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Saint of the Day: Rose of Lima

August 23rd, 2017 Posted in Catechetical Corner Tags:

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St. Rose of Lima

“Santa Rosa de Lima” by Claudio Coello (Wikimedia Commons)

Feast Day: August 23

Born in Lima, Peru, the infant Isabel de Flores got her more familiar name from an Indian maid who said she was “like a rose.”

As a child Rose was given to fasting and mortification.

After her parents refused to let her enter the convent and she refused to marry, she lived at home in seclusion.

At 20 she joined the Third Order of St. Dominic, using a backyard hut for prayer and caring for poor children and elderly sick in a one-room infirmary in her parents’ home.

She died at 31, and was declared the first saint from the Americas in 1671.

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Saint of the Day: Pius X

August 21st, 2017 Posted in Catechetical Corner Tags:

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St. Pius X

Feast Day: August 21

Known as the “pope of the Eucharist,” Pius X was born Joseph Melchior Sarto in northern Italy.

St. Pius X (Wikimedia Commons)

After being ordained for the Treviso Diocese in 1858, he served in small parishes before being named diocesan chancellor and spiritual director of the seminary.

Pope Leo XIII named him bishop of Mantua in 1884 and a cardinal and patriarch of Venice in 1893.

He was elected pope in 1903.

During his pontificate, he lowered the age for receiving first Communion, encouraged daily Communion and daily Bible reading and promoted biblical study.

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Saint of the Day: Bernard of Clairvaux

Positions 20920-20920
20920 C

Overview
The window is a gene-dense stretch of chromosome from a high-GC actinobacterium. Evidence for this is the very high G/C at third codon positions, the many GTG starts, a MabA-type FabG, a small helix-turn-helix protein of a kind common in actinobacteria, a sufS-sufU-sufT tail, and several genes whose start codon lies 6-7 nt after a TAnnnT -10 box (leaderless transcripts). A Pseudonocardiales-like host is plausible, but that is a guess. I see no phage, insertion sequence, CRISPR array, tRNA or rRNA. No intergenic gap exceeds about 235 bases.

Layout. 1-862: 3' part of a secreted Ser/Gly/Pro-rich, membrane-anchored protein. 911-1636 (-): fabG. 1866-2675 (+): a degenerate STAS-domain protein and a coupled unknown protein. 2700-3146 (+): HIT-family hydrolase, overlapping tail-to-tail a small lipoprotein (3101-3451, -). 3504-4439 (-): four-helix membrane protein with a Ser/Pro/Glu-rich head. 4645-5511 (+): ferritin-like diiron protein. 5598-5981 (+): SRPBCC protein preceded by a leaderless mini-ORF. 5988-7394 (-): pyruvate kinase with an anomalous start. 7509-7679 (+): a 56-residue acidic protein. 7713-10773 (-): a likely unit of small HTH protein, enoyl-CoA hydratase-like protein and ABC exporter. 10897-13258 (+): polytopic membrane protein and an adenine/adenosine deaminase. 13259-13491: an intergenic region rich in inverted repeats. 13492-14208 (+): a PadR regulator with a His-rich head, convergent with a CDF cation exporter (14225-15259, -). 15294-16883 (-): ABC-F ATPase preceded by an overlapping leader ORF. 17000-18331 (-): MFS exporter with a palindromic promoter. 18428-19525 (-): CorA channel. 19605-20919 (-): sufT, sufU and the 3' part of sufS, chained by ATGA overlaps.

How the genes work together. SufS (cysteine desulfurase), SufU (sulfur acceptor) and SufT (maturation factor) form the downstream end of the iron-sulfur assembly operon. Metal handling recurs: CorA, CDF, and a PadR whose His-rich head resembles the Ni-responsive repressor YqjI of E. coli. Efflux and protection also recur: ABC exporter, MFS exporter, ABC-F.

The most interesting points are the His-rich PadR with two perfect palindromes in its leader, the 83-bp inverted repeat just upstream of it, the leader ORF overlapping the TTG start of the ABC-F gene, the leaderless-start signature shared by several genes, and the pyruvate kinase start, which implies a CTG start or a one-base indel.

August 20th, 2017 Posted in Catechetical Corner Tags:

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St. Bernard of Clairvaux

Feast Day: August 20

Known as Bernard of Clairvaux, this French abbot and doctor of the church is considered the second founder of the Cistercians.

St. Bernard of Clairveux (CNS)

He entered the relatively new monastery at Citeaux in 1113 with four of his own brothers and 27 friends, and later founded the monastery at Clairvaux, which gave birth to 68 other communities.

Despite poor health and his devotion to personal mortification, Bernard was an early Western European rock star: He was consulted by popes and kings, battled heresies, and supported the Second Crusade.

The sick and maimed lined the roads he traveled, hoping for a miracle.

Dante chose Bernard as his final guide in “Paradiso,” at the end of “The Divine Comedy.”

He is the patron of Gibraltar.

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Saint of the Day: John Eudes

August 19th, 2017 Posted in Catechetical Corner Tags:

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St. John Eudes

Feast Day: August 19

St. John Eudes (CNS)

For 20 years, this Oratorian priest preached the basics of the faith to unschooled Catholics across northern France, distinguishing himself especially by serving the sick during epidemics of the plague.